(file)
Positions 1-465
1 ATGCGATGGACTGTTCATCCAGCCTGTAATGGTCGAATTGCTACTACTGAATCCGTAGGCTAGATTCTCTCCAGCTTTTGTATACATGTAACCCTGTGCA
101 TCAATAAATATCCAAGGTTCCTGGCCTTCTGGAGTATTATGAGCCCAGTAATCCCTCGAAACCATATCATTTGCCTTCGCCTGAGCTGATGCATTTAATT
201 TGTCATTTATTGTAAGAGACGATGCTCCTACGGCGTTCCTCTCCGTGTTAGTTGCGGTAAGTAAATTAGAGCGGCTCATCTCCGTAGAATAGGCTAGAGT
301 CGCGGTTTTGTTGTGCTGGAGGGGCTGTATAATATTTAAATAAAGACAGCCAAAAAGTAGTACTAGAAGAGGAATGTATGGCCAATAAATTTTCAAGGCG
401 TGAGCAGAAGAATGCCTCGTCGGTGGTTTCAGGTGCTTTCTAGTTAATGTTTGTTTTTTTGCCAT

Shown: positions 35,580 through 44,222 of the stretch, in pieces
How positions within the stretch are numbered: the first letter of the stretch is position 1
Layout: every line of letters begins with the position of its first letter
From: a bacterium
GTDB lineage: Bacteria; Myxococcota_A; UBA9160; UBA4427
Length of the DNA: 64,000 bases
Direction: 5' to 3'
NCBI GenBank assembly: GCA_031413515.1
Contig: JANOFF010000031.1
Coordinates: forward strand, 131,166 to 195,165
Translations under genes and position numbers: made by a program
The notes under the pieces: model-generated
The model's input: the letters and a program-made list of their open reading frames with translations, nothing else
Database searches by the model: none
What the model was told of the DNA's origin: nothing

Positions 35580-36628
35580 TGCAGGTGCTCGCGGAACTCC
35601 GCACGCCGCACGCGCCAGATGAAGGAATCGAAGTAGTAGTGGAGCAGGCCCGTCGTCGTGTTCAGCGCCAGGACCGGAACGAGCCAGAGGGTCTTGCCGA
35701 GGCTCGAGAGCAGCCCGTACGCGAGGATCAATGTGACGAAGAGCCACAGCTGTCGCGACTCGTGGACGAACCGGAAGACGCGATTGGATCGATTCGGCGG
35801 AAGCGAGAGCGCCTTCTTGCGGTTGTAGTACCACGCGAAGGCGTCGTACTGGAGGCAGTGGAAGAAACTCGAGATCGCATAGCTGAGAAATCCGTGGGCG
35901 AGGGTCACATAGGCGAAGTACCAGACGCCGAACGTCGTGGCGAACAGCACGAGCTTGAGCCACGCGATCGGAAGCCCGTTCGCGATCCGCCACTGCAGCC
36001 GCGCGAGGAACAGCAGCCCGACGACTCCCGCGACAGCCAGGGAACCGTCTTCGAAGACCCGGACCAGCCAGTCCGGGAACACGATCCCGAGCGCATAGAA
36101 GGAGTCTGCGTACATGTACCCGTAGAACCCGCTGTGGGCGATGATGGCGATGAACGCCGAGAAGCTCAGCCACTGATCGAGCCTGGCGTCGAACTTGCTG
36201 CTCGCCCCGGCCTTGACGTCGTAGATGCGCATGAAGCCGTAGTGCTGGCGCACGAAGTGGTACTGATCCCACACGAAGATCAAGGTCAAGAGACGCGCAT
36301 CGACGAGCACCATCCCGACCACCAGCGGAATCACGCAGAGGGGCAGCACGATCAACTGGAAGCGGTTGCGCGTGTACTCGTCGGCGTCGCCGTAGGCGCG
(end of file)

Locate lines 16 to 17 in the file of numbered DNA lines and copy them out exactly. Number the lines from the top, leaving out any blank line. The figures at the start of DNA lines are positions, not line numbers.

Coordinates: forward strand, 131,166 to 195,165
Translations under genes and position numbers: made by a program